Career planning and skill building is so important for women. There is a lot of research pointing to the importance of women being proactive about their own careers. For example, if women aren’t managing somebody within the first three years of their job, their career path will be entirely different than a woman who gets that early management experience. Young women entering the workforce have to be their own best advocates, be vocal about their goals and own their career development.

What is the most striking difference between your actual job and how you thought the job would be?

I never considered how lonely the CEO role is. There’s a lot you have to keep close to your chest while making pivotal decisions every day.

Certainly, not everyone is cut out to be an executive. In your opinion, which specific traits increase the likelihood that a person will be a successful executive and what type of person should avoid aspiring to be an executive? Can you explain what you mean?

Decisiveness. Your entire day as a CEO is spent making decisions.. I don’t think I understood the importance of this skill until I was in my first CEO role. As the person who has the final say in everything at your company you cannot be paralyzed about making a decision or you break the entire system you’ve worked so hard to create.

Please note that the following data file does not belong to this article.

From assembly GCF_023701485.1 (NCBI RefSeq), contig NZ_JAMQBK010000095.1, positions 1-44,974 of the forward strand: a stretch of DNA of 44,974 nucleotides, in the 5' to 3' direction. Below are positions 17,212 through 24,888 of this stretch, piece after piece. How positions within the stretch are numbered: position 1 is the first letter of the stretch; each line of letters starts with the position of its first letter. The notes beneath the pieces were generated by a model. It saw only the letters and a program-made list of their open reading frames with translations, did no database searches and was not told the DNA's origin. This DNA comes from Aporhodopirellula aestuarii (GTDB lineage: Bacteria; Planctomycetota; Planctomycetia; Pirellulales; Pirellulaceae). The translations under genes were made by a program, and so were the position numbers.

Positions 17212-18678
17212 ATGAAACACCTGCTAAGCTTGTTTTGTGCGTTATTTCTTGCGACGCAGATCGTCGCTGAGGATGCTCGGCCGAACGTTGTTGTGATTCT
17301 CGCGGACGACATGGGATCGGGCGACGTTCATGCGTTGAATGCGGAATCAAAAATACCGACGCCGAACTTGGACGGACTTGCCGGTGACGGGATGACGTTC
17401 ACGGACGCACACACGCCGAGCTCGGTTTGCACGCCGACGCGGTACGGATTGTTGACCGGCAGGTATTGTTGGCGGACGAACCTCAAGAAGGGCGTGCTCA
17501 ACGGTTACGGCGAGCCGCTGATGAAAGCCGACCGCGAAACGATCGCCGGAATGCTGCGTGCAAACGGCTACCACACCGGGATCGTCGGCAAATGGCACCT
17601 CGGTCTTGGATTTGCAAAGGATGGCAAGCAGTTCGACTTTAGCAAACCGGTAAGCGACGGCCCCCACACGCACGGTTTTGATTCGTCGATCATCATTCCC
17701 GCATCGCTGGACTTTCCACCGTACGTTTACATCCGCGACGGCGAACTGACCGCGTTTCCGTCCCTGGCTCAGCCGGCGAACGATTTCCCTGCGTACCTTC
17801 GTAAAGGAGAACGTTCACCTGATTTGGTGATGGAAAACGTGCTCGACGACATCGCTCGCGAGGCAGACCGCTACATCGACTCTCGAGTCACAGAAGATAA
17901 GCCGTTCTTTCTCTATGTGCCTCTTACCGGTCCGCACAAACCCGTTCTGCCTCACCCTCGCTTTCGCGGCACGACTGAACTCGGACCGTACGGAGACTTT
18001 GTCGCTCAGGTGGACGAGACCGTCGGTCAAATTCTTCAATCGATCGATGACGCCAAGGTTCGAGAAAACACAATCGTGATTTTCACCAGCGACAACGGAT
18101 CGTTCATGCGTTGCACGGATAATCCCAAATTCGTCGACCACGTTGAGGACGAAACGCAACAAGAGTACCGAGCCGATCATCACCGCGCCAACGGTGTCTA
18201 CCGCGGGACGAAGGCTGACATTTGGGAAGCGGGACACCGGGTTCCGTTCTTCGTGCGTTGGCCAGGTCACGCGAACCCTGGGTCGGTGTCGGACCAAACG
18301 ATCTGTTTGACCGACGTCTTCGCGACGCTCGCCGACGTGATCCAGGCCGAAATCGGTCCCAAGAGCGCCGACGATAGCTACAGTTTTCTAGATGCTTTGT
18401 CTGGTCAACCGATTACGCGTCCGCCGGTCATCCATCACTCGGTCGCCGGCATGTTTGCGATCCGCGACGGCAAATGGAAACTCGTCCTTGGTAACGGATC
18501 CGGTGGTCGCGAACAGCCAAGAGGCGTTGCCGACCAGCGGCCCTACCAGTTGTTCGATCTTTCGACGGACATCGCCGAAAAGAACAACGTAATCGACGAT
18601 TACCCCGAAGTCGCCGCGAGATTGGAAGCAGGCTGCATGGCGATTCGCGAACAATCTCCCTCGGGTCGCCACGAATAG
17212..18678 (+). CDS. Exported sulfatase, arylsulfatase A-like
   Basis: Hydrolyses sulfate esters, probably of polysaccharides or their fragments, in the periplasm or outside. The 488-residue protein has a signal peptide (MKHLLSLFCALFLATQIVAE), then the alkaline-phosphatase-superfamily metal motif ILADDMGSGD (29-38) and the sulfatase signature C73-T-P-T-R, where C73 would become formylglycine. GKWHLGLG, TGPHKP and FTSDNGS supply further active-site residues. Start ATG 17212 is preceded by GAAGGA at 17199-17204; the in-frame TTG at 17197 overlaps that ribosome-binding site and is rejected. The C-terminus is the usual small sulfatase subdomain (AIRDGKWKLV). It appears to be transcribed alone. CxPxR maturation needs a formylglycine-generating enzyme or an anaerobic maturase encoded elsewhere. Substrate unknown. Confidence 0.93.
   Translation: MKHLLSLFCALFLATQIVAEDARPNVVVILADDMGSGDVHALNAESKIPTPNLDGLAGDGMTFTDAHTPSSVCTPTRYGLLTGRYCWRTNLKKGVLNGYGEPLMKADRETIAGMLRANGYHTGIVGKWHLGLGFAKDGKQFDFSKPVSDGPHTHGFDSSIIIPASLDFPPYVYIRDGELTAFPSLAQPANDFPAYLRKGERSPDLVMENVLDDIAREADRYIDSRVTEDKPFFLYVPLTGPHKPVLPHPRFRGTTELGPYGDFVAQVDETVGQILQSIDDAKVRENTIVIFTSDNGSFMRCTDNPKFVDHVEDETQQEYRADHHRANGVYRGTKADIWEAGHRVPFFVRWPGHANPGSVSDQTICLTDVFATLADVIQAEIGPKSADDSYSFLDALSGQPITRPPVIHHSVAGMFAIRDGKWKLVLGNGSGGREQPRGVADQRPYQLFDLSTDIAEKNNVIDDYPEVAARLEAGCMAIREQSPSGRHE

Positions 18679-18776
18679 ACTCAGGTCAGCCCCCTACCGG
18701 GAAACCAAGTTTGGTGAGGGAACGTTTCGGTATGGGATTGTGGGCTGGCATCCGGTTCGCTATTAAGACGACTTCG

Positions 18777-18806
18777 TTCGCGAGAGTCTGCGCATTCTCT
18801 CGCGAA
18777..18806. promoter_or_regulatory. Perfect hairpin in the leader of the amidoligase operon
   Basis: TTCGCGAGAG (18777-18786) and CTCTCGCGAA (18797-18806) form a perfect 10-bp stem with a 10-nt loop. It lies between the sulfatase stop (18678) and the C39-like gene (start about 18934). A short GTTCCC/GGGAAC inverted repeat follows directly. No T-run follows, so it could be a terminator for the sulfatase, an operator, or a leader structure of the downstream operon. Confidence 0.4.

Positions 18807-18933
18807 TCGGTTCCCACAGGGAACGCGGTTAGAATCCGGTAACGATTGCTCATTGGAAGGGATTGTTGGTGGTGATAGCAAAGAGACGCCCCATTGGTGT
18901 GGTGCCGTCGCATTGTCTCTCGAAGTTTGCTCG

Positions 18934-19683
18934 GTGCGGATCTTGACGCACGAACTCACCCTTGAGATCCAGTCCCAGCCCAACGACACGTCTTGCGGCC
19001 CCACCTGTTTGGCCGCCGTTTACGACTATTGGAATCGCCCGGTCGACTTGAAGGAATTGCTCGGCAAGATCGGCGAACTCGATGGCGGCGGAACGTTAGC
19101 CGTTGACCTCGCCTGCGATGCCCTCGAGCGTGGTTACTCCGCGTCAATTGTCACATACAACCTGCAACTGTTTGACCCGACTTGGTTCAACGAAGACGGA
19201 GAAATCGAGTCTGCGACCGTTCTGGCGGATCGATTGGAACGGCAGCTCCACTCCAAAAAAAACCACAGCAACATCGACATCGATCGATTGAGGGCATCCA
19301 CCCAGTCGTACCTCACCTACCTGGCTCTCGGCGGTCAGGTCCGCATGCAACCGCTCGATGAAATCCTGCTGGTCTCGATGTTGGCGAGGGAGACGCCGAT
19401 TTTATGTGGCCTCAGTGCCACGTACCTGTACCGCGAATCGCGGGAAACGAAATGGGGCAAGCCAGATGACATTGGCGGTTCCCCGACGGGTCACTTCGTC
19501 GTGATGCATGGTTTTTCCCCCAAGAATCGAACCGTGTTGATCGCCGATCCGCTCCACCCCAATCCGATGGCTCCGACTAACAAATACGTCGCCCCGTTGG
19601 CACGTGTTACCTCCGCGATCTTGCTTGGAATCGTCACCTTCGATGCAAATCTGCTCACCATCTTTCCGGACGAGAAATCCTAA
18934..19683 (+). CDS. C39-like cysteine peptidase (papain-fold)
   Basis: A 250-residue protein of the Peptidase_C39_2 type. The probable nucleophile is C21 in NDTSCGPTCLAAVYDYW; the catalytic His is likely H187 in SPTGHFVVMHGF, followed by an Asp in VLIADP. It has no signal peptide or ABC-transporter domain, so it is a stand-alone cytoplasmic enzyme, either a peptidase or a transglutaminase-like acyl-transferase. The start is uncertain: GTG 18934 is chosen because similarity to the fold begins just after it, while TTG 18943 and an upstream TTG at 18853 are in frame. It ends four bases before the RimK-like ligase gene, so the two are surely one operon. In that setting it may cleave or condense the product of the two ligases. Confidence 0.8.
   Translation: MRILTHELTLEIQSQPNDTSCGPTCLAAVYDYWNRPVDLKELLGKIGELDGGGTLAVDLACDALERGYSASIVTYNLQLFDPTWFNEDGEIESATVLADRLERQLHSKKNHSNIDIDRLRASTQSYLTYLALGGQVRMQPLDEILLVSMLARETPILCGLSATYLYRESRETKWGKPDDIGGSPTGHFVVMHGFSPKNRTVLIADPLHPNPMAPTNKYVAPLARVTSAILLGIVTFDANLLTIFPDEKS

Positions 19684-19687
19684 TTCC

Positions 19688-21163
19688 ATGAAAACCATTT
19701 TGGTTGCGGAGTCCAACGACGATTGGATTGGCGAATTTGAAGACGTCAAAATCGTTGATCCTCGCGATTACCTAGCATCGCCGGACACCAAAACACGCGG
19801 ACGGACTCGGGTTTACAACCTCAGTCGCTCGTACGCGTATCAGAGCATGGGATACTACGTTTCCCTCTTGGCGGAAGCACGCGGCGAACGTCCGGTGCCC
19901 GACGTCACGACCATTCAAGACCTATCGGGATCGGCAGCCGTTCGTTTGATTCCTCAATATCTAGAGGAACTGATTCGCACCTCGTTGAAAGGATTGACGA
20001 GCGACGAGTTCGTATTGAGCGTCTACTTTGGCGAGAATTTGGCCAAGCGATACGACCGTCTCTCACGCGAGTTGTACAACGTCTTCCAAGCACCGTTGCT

You also need to be capable of earning trust. My approach is to be completely transparent — I will answer any question that I’m asked. This is especially true if you are pushing for dramatic change in your company. When you are asking everyone to take a huge leap of faith in your vision, you have to be open and honest about what that means.

What advice would you give to other women leaders to help their team to thrive?

Your career isn’t a linear progression. You have to develop skills you need to get you to where you want to be. I recently interviewed a candidate for a HR position who never held any HR-specific roles however her entrepreneurial endeavours taught her skills that are invaluable to this particular role. The more time you spend on growing and broadening your skillset, the more opportunities you can create for yourself.

How have you used your success to make the world a better place?

I make a point to get to know my junior staff and build relationships with each of them. A goal of mine is to foster an environment where we can all learn from each other and cultivate opportunities for the next generation of women leadership.

What are your “5 Things I Wish Someone Told Me Before I Started” and why? (Please share a story or example for each.)

  1. It’s not about climbing the hierarchy. It’s about preparing yourself for the expertise you’ll need to succeed in your dream role.
  2. Work/life balance is impossible. Set yourself up for success by organizing your priorities (and your calendar) while staying flexible instead of getting bogged down trying to strike a perfect balance.
  3. Perception is reality when you’re a leader and you’ll have to rise above those presumptions to be successful.
  4. True authenticity requires self-reflection. I carve out time each week to reflect on the days past and week ahead.